If you read the headlines around the recent Birds of Conservation Concern report, you’d have been rightly worried about the fate of many of our much-loved bird species. One group that is suffering more than most is aerial insectivores – birds that feed by capturing insects in flight, or ‘on the wing’ as it is more commonly known.
The species in this group under most threat are swifts and house martins, both of which have been moved from the Amber to Red list owing to severe population declines of 58% (between 1995 to 2018) and 57% (between 1969 to 2018) respectively. Another aerial insectivore, the barn swallow, has suffered a population decline of 31% between 2009 and 2018.
We know that a lack of traditional nest sites is likely to have an impact on all three species and there has been a concerted effort to protect existing sites and provide artificial nest sites, including encouraging the installation of swift bricks within new housing developments. Each of these species also spends the non-breeding season in the sub-Sahara, which raises questions about the impact of climate change on their survival.
Whilst the fate of these birds may seem outside of our control, travelling as far as 22,000 kilometres a year on their migratory journeys, GWCT research shows that there is much to be done on British soil to offer them a chance of recovery.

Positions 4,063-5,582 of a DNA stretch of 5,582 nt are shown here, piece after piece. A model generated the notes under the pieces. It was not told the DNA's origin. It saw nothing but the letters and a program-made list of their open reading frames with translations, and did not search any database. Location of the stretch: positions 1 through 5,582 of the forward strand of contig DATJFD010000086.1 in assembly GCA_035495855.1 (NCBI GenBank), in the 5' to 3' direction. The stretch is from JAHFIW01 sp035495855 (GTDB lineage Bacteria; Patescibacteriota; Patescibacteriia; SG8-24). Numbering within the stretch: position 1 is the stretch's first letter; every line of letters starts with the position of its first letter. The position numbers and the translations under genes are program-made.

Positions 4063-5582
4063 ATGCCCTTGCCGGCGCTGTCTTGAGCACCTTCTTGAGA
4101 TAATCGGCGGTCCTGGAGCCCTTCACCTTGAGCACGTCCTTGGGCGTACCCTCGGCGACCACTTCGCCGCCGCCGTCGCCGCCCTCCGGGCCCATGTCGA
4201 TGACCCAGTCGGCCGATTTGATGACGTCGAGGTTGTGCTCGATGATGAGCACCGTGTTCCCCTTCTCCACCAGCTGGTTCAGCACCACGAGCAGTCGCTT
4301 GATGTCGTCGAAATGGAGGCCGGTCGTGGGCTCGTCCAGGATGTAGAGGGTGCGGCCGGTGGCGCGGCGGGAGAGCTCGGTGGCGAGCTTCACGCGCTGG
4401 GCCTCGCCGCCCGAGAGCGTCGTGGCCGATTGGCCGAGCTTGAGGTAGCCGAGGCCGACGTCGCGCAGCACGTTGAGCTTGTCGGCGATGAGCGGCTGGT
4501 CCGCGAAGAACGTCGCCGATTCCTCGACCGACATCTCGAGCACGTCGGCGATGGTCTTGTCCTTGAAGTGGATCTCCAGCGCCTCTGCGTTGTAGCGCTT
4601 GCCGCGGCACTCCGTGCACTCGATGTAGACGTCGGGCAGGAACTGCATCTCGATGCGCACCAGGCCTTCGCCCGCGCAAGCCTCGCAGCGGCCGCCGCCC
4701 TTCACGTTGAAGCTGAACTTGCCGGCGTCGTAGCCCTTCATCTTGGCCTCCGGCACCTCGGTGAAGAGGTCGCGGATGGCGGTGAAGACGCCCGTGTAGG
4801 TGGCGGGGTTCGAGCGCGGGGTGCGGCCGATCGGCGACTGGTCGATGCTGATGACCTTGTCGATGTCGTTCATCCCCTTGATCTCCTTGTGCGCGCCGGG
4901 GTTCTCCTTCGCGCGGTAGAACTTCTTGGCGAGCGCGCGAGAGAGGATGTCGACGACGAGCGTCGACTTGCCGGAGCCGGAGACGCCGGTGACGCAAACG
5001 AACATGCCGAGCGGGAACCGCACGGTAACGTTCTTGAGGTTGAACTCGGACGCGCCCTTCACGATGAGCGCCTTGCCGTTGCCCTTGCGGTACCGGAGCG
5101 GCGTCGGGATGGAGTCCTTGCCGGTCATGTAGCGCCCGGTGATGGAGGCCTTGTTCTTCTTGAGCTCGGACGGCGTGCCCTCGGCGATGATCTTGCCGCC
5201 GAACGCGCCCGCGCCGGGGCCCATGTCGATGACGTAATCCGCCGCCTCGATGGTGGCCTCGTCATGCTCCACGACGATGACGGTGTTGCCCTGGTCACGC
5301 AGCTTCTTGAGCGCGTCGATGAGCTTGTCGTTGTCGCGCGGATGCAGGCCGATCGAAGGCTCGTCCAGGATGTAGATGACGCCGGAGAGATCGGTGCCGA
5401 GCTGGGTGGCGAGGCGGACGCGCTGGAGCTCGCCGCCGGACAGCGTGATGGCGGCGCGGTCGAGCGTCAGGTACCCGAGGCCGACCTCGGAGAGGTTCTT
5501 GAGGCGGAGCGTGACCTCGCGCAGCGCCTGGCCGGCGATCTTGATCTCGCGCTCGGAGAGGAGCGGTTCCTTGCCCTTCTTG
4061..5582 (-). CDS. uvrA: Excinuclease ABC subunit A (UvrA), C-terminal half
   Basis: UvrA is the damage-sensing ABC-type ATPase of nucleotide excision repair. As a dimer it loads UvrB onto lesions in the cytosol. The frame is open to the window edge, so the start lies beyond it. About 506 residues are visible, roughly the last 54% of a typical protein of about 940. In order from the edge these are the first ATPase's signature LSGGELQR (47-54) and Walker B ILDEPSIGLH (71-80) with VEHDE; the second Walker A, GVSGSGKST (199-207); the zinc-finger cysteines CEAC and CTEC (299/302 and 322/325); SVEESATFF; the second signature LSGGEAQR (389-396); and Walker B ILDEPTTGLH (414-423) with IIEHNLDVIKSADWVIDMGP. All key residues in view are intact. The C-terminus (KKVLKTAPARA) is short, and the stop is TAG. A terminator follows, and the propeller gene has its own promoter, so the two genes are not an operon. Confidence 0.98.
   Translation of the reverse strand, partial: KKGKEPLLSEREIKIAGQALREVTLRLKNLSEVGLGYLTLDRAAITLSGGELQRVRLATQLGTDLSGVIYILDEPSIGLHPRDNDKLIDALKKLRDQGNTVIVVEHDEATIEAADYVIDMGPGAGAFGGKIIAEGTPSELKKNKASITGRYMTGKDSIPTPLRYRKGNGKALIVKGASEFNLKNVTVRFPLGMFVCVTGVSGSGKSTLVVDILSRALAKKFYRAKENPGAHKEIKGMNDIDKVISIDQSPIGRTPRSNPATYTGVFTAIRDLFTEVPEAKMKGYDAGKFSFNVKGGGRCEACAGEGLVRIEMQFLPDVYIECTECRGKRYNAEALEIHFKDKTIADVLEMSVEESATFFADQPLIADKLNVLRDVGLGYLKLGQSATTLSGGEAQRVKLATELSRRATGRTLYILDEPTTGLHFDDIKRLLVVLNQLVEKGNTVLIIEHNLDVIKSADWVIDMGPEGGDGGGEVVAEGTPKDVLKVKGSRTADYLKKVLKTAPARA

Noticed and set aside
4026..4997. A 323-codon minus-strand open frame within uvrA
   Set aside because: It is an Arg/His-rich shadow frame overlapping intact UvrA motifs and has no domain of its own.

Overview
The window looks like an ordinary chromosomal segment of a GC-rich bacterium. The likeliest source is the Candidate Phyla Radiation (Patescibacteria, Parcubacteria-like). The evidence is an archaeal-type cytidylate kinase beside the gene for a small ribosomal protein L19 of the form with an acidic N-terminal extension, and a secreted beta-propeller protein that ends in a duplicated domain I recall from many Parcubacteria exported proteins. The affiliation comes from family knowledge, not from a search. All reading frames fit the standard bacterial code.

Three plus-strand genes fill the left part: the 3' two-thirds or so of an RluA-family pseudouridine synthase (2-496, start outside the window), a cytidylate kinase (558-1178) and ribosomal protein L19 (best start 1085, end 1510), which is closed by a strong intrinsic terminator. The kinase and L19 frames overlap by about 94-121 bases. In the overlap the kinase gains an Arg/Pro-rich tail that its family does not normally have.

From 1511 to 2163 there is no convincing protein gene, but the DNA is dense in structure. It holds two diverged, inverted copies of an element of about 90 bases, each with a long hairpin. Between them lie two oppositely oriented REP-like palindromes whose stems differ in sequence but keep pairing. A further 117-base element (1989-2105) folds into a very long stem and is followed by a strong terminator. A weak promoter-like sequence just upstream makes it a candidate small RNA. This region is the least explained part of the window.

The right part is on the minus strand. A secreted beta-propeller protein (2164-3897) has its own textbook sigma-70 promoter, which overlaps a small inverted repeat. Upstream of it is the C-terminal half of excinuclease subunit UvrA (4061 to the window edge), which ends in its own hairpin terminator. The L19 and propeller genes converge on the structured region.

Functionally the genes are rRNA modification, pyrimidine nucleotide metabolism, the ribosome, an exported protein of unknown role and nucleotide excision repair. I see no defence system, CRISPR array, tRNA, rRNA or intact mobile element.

As their name suggests, aerial insectivores are reliant on a diet of insect life and their declines coincide with the general fall in insect numbers. Our research into swallows shows they are more likely to forage along margins containing wildflowers and legumes, rather than grass-only margins, and that the availability of their insect-food was 36% higher in such margins. Increasing the availability of such foraging areas may help support these species during their time in the UK.
As the majority of Britain’s birds feed on the ground or within vegetation, most of the research and resulting effort from agri-environment schemes have focused on delivering these resources, but the striking declines in those species which feed on the wing might force a rethink on what is rewarded in future.